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I took one of my drives into farm country near Tucson the other day. I was driving on a quiet country road when I noticed a familiar shape perched on a pole. It was a Black Vulture. I was very pleased to see this bird. Black Vultures are a relatively uncommon sight in the outlying areas around Tucson. Indeed, there aren’t all that many of these birds in Arizona. Although they are fairly common in the southeastern United States they show up only sporadically around here. There’s a population of these birds on the Tohono O’odham Indian Reservation southwest of Tucson and smaller groups of them in a few other rural communities.
I’d finished photographing the vulture when I noticed several black shapes on the ground about 200 yards further down the road. There were more black vultures, about a half-dozen of them. They had gathered in a small group. I drove towards them slowly, stopped the car about 50 yards away, and approached them on foot. They were seemingly indifferent to my presence and I eventually walked to a point about 10 yards away.
It soon became apparent to me what had attracted their attention. The vultures were feeding on the carcass of an animal, quite possibly that of a coyote.
They weren’t about to leave their meal, even with me standing only a couple dozen feet away from them.
Black vultures are fascinating birds. They are related to our other vulture species, the Turkey Vulture. However, ornithologists haven’t decided definitively what else these birds are related to. At one point experts classified them as being related to storks. Lately, the more popular theory seems to be that they are distant relatives of falcons.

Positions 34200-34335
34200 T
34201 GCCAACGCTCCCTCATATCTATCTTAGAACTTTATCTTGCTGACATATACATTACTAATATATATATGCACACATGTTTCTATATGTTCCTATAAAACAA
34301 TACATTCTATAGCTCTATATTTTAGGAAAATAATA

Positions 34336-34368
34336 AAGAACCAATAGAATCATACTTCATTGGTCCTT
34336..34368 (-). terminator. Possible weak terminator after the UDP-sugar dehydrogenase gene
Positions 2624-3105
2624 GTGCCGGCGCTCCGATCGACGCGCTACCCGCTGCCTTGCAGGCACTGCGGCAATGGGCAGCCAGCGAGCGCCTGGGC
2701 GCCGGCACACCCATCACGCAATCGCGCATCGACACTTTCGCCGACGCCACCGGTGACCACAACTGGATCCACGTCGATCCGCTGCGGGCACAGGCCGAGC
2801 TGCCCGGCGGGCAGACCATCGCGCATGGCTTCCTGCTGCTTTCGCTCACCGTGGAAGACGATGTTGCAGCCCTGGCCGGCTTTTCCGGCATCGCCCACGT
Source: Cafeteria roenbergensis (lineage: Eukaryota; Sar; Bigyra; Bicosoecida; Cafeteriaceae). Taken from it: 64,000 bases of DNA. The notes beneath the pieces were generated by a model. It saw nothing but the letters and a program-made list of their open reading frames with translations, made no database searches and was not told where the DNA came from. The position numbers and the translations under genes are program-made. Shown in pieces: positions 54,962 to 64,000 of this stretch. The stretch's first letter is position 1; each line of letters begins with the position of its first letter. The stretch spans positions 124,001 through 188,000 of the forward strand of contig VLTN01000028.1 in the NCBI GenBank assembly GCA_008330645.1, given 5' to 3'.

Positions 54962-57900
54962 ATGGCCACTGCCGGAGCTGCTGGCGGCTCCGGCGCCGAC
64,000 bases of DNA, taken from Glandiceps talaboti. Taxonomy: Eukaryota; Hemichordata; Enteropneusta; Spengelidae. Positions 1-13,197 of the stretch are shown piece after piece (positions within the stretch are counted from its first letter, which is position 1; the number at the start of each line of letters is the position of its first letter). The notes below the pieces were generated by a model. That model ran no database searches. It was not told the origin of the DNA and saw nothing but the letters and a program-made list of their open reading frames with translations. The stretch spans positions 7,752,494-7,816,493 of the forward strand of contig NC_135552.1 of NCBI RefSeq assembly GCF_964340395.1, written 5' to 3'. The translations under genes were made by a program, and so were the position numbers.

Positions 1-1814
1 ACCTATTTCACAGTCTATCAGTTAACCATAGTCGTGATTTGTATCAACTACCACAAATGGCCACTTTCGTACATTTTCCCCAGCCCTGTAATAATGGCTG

These big birds are social. It’s unusual to see only one of them. That is one of the factors that distinguishes them from Turkey Vultures, who often are solitary except when migrating. Black Vultures have a sort of ungainly appearance on the ground, but that is highly misleading. They are superb fliers, among the best soarers of all birds. They have exceptional eyesight and can spot potential food from a long distance.
Their social interaction is complex and fun to watch. The vultures that I observed showed no animosity towards each other as they took turns feeding on the carcass. One would step up, tear off pieces of flesh, and after having eaten, retreat a few yards. Immediately, another vulture would approach and take its place. It was almost as if they had assigned numbers, like patrons at the deli counter in our supermarket. In fact, their behavior probably indicated that there were dominant and subordinate birds within the group.
A lot of people contend that these vultures are ugly and even disgusting. In fact, they perform a highly useful function. They are nature’s cleanup crew, ridding our landscape of dead creatures that would otherwise rot and serve as breeding grounds for flies. I have real affection for them even if they are somewhat messy eaters at times.
Images made with a Canon 5Diii, 100-400mm f4.5-5.6 ISII zoom lens+1.4x telextender, aperture priority setting. All images shot at ISO 500 and f8, except for the fourth, shot at f7.1. The first image shot at 1/640; remaining images at 1/800 or 1/1000.